Deputy Executive Secretary, Universal Basic Education Commission

Chief Education Officer, Basic Education, Federal Ministry of Education

Deputy Director of Basic Education, Federal Ministry of Education

Chairman of the Edo State Universal Basic Education Board, Nigeria

World Bank Contribution

The knowledge exchange took place within the framework of the Accelerator Program, led by the World Bank and UNICEF with the Bill & Melinda Gates Foundation, U.K.’s Foreign, Commonwealth & Development Office (FCDO), UNESCO’s Institute of Statistics, and USAID. The program aims to demonstrate that with focus, the proper technical support, and contextually appropriate, evidence-based intervention, it is possible for governments to improve foundational learning outcomes at an accelerated pace and scale. A priority of the Accelerator program is to encourage member governments to engage in south-to-south knowledge exchanges to learn from each other and other countries’ successes. Ceará offered an ideal model for participating countries to learn from.

Moving forward

Overall, the participants were extremely satisfied with the lessons they learned during the study tour in the state of Ceara. The knowledge exchange presented the delegates with solutions they indicated that they will be implementing in their own countries and states. They highlighted the following as the key take-aways for them to address in their own countries:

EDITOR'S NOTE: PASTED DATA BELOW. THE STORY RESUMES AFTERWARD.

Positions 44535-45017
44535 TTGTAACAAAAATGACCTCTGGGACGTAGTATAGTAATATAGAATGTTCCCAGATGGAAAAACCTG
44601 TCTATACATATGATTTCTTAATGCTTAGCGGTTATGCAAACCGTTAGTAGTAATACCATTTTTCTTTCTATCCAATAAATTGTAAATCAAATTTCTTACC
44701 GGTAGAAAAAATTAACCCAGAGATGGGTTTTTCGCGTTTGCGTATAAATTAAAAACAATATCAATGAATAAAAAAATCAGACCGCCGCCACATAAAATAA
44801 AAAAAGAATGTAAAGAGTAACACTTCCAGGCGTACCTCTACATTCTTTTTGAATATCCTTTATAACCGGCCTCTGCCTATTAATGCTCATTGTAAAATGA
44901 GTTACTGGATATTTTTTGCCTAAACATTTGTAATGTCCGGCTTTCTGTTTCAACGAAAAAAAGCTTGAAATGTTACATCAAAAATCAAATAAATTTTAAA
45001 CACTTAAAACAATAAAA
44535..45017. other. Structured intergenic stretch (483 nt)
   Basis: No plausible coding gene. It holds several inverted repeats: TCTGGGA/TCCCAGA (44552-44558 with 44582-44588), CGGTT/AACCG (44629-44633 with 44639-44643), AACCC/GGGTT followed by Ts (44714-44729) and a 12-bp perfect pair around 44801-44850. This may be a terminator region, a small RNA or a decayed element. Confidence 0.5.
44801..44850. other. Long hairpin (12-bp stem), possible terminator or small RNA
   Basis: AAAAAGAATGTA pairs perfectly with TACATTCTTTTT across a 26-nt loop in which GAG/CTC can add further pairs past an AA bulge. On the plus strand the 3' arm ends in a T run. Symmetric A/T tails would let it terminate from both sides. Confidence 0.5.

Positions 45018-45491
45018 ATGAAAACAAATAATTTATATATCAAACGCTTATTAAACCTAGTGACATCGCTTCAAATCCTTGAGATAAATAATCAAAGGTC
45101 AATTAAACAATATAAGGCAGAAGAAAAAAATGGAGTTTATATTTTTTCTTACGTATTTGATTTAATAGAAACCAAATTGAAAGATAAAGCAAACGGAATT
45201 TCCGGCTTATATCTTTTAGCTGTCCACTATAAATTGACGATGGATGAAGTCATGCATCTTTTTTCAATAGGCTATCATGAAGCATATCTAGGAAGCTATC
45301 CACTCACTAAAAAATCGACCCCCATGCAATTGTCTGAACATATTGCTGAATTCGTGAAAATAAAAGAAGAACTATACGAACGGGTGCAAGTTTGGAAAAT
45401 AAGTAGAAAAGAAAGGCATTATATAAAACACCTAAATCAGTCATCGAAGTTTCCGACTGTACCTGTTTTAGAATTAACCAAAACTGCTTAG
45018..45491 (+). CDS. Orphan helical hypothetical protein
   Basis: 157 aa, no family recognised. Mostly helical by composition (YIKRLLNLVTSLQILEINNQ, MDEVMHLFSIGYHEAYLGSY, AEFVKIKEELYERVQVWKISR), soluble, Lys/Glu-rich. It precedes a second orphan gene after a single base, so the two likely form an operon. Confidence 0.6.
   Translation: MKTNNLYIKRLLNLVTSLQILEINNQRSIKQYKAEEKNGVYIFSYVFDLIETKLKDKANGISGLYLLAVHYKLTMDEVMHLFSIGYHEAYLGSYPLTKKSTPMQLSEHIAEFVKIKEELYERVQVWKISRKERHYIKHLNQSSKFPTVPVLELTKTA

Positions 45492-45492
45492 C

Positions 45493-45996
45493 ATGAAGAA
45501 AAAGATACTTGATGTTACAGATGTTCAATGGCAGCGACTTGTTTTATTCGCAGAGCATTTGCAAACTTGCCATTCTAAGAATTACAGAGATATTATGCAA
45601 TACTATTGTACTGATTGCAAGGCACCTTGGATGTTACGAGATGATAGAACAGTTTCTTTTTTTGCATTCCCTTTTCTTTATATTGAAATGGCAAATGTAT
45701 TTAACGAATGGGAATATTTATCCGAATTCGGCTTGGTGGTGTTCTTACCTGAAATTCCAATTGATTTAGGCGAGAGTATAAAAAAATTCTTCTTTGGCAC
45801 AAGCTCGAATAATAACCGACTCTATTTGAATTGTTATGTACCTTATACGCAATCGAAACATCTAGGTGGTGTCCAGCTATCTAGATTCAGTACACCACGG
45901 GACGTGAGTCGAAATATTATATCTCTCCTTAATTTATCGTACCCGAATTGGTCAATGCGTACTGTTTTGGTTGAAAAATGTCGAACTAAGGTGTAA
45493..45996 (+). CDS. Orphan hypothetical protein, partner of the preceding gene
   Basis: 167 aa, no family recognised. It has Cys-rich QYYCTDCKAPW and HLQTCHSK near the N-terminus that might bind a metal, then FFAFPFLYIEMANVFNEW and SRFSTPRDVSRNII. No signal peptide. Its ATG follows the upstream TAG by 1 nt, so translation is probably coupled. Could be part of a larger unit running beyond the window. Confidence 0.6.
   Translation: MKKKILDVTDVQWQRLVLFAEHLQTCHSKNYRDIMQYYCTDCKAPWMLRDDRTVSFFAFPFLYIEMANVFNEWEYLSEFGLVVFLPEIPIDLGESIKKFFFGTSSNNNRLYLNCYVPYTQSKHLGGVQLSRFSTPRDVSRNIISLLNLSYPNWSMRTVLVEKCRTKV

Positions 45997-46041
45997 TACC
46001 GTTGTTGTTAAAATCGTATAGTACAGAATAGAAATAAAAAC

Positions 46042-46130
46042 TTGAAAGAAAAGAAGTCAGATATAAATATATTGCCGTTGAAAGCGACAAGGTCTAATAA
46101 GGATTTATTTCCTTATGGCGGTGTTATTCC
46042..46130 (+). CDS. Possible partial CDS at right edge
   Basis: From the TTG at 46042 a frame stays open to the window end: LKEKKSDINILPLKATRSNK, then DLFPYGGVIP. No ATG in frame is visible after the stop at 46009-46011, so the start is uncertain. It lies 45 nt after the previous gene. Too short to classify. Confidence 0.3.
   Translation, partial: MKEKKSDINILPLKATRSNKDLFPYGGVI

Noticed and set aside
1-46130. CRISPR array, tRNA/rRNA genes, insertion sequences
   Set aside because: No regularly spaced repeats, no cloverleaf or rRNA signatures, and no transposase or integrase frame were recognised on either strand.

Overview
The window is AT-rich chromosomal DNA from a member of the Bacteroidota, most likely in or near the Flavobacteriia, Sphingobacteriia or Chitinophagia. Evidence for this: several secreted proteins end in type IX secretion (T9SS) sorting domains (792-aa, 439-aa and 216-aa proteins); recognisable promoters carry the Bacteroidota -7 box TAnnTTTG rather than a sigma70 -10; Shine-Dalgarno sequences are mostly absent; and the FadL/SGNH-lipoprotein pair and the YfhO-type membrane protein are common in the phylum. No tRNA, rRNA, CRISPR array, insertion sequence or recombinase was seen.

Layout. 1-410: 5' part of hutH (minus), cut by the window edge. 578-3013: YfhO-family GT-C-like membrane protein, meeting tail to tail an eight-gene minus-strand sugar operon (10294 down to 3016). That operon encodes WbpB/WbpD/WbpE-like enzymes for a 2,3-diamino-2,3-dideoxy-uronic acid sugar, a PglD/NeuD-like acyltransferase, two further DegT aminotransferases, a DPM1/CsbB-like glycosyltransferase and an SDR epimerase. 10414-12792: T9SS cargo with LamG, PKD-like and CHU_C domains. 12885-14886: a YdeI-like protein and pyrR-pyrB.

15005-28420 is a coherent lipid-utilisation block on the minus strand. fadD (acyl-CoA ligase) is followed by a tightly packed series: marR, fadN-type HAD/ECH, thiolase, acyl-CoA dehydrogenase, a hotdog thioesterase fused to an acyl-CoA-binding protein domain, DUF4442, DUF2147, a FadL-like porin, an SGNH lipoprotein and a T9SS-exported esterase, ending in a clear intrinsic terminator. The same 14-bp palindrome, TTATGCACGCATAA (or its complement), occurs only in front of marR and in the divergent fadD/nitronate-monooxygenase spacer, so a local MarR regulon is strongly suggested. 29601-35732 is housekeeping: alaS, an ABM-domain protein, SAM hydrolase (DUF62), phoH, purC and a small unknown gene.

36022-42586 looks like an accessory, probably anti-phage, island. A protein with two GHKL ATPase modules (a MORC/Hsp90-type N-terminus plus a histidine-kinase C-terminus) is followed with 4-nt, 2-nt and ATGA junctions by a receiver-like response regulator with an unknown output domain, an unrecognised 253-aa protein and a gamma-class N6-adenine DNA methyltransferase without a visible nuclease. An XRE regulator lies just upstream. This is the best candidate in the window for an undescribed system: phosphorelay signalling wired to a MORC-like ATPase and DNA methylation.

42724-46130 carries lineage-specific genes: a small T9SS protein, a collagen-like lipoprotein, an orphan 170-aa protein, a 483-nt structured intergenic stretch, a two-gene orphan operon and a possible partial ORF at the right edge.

• Giving autonomy to states, municipalities, and particularly schools for them to be able to adjust to specific needs.
  • Supporting teamwork between teachers and supporting staff.
  • Using assessment data regularly and effectively to improve teaching practices and take corrective action when needed.
  • Cultivating a well-prepared, motivated teaching force through continuous professional development and incentives; providing school-based teacher training.
  • Recruiting school leaders based on merit.
  • Reimagining education finance to provide incentives to local authorities and other stakeholders.
  • Giving attention to student absences with strong follow-up.
  • Strengthening special needs education by including special caretakers in addition to assistant teachers, as well as sign language interpreters where needed.